Days are getting brighter and longer, beautiful flowers are popping up and temperatures are slowly inching upwards. It’s only natural that after the end of a long winter, spring is on everybody’s minds.
I love the feeling of renewal this season embodies, and there’s something deeply gratifying to me in swapping out my winter clothes into lighter spring/summer ones, especially those humungous knit jumpers/sweaters!
Still, you might think it might be a little too early to start the old, familiar winter to spring closet turn-over. But the sooner you start giving it some thought and putting your plan into action, the sooner it will be all done and you can be free to enjoy the great outdoors when spring is finally in full swing! That’s right, now’s the right time to turn your attention to those crammed cupboards, drawers and wardrobes.
Here are 10 really easy, yet useful, tips to get you on your way:
1. Re-assess clothes: Spring is the ideal time for you to get some de-cluttering done and clear out clothes you no longer want or need. I know I’m always surprised at the items I discover during this process that I didn’t even remember I had! As you think about each clothing item, try to remember the last time you actually wore it. I usually go a step further and try to reflect on how I felt when I last wore something. Was it comfortable? Did I feel confident and overall good in it? That helps me to determine if that piece of clothing and I are meant to be and is a good way of nudging me to let go of stuff I might be tempted to put away in my just-in-case pile, which, let’s face it, is usually filled with things we will never go back to. Also, if I haven’t worn something in over a year, and it’s not special fancy dress which I don’t have regular need to wear, I get rid of it.
2. Clean your clothes: Sorry folks, but the “sniff-test” is not the way here. The rule of thumb is, before packing it away for the next 8 or so months, it’s best to launder everything. Even if you don’t remember wearing it recently, even if there aren’t any obvious splodges of food on the fabric. The reason? There are some hard to spot creatures (think moth larvae and silverfish) that love to munch on your clothing’s fibres and before you know it, you’re going to have some mighty fine holes all over your precious garments. Even the tiniest food remnants as well as dried skin and other indiscernible things create a feeding ground for these pests. So get those delicates dry cleaned and toss everything else in the machine wash- you’ll be thankful you put in this extra effort later.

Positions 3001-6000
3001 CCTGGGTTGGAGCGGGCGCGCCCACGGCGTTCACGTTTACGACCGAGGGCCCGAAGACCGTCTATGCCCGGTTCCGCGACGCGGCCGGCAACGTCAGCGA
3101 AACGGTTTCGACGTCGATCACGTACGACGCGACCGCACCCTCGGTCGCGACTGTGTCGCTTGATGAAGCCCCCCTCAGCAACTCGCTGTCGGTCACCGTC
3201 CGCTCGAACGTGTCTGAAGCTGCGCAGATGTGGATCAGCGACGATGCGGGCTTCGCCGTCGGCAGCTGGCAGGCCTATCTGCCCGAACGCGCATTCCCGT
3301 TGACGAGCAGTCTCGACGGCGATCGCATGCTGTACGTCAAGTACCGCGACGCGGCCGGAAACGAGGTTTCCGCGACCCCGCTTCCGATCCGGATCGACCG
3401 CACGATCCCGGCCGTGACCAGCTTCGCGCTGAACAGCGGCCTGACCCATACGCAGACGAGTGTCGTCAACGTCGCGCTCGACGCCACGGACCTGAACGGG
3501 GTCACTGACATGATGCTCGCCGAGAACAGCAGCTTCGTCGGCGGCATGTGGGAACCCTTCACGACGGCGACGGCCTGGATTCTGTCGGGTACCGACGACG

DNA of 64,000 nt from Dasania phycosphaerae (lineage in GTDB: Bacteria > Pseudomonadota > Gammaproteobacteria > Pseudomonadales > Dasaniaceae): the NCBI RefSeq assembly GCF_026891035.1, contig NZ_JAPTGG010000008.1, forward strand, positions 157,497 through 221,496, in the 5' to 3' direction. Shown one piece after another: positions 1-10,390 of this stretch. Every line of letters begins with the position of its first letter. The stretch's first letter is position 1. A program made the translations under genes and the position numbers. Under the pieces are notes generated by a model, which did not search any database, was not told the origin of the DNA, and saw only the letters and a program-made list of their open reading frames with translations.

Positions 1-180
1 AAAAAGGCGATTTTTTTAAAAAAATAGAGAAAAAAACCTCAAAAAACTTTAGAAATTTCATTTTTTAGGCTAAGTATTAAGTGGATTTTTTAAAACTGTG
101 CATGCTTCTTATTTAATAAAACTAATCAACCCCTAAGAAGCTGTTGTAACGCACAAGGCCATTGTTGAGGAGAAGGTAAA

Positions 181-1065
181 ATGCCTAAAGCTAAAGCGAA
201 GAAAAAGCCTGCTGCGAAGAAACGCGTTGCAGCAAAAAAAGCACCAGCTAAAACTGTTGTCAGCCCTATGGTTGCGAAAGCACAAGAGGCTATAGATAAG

3. Clean the storage area: Remember those nasty pests we just spoke about? Well, it’s best to try and eliminate as many as we can. Besides, our squeaky clean clothes deserve to be stored in a nice, clean place. After moving the things we’re going to put into storage, it’s a great time to do a thorough clean of the area- closets, cupboards, furniture and the entire bedroom. A good sweeping, wiping and hoovering is what we need to rid our space of the undesirables often lurking at the backs of wardrobes, the bottom of boxes, underneath rugs, or in dark corners.
4. Invest in proper storage containers: They may cost a bit more than just bog-standard plastic bags, but don’t skimp on storage containers. There are many storage solutions available on the market these days. I tend to opt for the vacuum-sealed bags and clear storage boxes with snug-fitting lids. If you’re limited on space, these are your friends – they’re space-saving and easy to stack. For the purpose of winter storage, I know some say an unused suitcase, lined with acid free tissues will suffice, but personally, I support the not-too-packed storage boxes and zippered bags theory, for freshness plus the added organisation and space related benefits these bring.